NEW figures show huge differences in the amount Huddersfield schools spend per pupil.
Ministers have released the information to give parents a better idea how their children’s high school is performing.
Fartown High spent the most, investing £9,219 per pupil in 2009/10.
The school spent more than twice as much as the lowest-spending school, King James’s in Almondbury, which invested just £4,391 per pupil last year.
The figures include all staff and running costs.
Other high-spending schools in Kirklees include Newsome High, Nether Hall Learning Campus in Rawthorpe and Birkdale High in Dewsbury.
Salendine Nook High, Colne Valley College and Honley High were among the lowest-spending schools per pupil.
But Howard Roberts, Kirklees secretary of the National Union of Teachers, pointed out that schools in poorer areas needed more money than those in richer neighbourhoods.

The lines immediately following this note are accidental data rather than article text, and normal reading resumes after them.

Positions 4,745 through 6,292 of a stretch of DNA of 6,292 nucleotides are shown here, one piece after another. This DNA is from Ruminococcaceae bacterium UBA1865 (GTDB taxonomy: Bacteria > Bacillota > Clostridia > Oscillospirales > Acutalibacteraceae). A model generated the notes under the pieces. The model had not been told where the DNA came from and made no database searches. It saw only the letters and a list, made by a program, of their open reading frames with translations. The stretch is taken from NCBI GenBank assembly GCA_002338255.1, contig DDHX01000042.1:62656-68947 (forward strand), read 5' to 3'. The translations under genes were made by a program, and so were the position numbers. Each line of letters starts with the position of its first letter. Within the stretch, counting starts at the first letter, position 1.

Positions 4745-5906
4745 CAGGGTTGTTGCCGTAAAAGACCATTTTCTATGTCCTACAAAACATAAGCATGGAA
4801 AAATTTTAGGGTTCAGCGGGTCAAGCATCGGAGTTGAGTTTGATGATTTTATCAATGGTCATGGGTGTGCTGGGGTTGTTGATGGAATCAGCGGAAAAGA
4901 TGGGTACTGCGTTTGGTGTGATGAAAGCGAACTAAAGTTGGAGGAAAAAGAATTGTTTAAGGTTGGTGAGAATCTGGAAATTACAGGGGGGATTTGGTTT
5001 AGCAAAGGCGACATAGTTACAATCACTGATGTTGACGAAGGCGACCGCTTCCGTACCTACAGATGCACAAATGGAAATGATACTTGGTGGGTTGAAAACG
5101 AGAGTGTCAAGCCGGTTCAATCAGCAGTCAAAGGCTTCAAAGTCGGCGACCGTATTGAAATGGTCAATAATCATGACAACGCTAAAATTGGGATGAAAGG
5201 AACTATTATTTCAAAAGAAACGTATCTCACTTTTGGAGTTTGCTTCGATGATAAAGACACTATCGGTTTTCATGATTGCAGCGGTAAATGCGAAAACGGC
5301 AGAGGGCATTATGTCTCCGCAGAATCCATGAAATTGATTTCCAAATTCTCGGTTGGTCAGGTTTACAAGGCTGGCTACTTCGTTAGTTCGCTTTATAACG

“Schools like Fartown have huge additional needs – that’s what explains the difference in these figures,” he said.
“Children are not coming to school having had an equal start in life.
“Some schools have a higher number of pupils with special needs, learning difficulties and health issues.
“Some schools have more children with English as their second language, and children from an asylum-seeker background.”
Mr Roberts added that schools such as Fartown also spent more per child because they had relatively few pupils.
“Smaller schools still have to offer the full curriculum and they have to have a full management team,” he said.
“They also have to pay fixed costs for their buildings – no matter how many children are in them.”
Mr Roberts added he had no problem with the Government unveiling the figures.
He said: “There’s nothing to be feared by releasing these figures, but I hope the information isn’t used in a crude way to say ‘look at how much money they are getting’ because schools in Kirklees have vastly different costs.”
Education secretary Michael Gove released the figures yesterday.
He said: “Publishing all this information is a dramatic step-change in the accountability of the school system.
“The aim of publishing the school-by-school spending data is not to point fingers, but to ensure we better understand how the best and most effective schools achieve what they achieve with the money and resources they have.”
For more information visit www.education.gov.uk.